Picture: SOWETAN-SUNDAY WORLD
Picture: SOWETAN-SUNDAY WORLD

The National Health Insurance Bill specifies a funding mechanism that will achieve universal health coverage as a section 3(A) public entity.

SA has more than 150 section 3(A) national public entities and hundreds more in the provincial sphere that are run efficiently and with integrity.

The powers, privileges and consequence management set out in typical section 3A entities are no different to what is in the bill. There is a high index of confidence in section 3A entities as they have set a precedent of good governance and accountability.

Emanating from the health compact, the department has already implemented, and is seeing phenomenal results from, the public health infrastructure refurbishment programme and the health sector anticorruption forum, which has already detected and prosecuted in instances of fraud and corruption within the private and public sectors.

Our human resource capital has been boosted by various strategies such as the increase in the numbers of doctors trained (leading to the largest number of interns being placed to date in 2020), and the presidential stimulus package, which has allowed for the funding of more posts and the protection and retention of departmental savings to be redirected towards human resources for health.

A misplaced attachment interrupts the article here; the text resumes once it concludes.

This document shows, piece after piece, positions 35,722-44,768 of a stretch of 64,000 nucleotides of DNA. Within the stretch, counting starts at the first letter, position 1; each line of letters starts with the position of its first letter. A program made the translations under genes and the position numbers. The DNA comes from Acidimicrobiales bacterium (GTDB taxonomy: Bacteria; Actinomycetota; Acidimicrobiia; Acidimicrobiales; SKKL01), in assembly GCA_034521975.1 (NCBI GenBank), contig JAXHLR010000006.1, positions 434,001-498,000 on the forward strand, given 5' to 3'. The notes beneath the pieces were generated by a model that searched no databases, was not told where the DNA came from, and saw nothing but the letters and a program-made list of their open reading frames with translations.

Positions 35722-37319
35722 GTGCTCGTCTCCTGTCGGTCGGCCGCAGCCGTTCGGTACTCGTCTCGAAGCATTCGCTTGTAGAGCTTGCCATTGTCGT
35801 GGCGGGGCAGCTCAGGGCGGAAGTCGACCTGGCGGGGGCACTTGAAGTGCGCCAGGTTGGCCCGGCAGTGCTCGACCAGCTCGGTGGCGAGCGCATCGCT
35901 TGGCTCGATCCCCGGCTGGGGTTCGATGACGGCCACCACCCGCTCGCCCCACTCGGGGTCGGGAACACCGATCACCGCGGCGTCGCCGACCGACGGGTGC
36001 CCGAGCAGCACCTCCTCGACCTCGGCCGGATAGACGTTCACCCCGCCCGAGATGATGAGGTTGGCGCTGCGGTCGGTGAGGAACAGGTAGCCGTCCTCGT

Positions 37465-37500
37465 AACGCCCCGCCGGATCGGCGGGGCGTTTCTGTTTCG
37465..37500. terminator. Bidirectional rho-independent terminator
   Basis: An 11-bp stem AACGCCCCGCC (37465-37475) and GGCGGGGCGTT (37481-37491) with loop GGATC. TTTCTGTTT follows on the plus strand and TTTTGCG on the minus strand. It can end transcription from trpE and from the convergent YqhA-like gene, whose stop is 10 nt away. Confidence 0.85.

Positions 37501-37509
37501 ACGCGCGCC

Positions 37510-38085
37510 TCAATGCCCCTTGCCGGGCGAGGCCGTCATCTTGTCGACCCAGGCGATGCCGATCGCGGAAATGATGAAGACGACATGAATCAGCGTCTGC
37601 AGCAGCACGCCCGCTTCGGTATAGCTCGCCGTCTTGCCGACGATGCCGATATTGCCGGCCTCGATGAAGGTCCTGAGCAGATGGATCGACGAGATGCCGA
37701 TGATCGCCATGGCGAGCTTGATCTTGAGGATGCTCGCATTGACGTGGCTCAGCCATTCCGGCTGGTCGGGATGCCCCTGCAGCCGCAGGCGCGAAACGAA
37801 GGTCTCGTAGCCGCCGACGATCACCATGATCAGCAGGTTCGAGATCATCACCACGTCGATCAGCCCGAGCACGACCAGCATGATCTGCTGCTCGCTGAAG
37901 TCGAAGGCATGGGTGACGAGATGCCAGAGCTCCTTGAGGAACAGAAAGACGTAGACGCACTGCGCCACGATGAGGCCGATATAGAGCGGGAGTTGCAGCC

These are a few examples of the government’s efforts in ensuring that the system will be capacitated for the NHI by the time it is implemented.

Medical practitioners, institutions and the public should be proud of being partners with the government, as we have successfully fought some of the toughest epidemics of our age.

We are well on the path to controlling the HIV and Aids epidemics, with districts following one another at an impressive rate in achieving the UNAids 90-90-90 targets. We have also substantially reduced under-five mortality rates, maternal mortality rates and infant mortality rates.

Protein energy malnutrition and large gastroenteritis wards are now almost phenomena of the past.

Due to what we have been able to achieve together, there is no doubt that we can achieve the next major advancement of the medical age — universal health coverage — through the NHI.

Medical practitioners and all interested parties will continue to be engaged through consultation processes held by parliament, through which concerns and suggestions about the bill can be raised.

Dr Lwazi Manzi, Department of health

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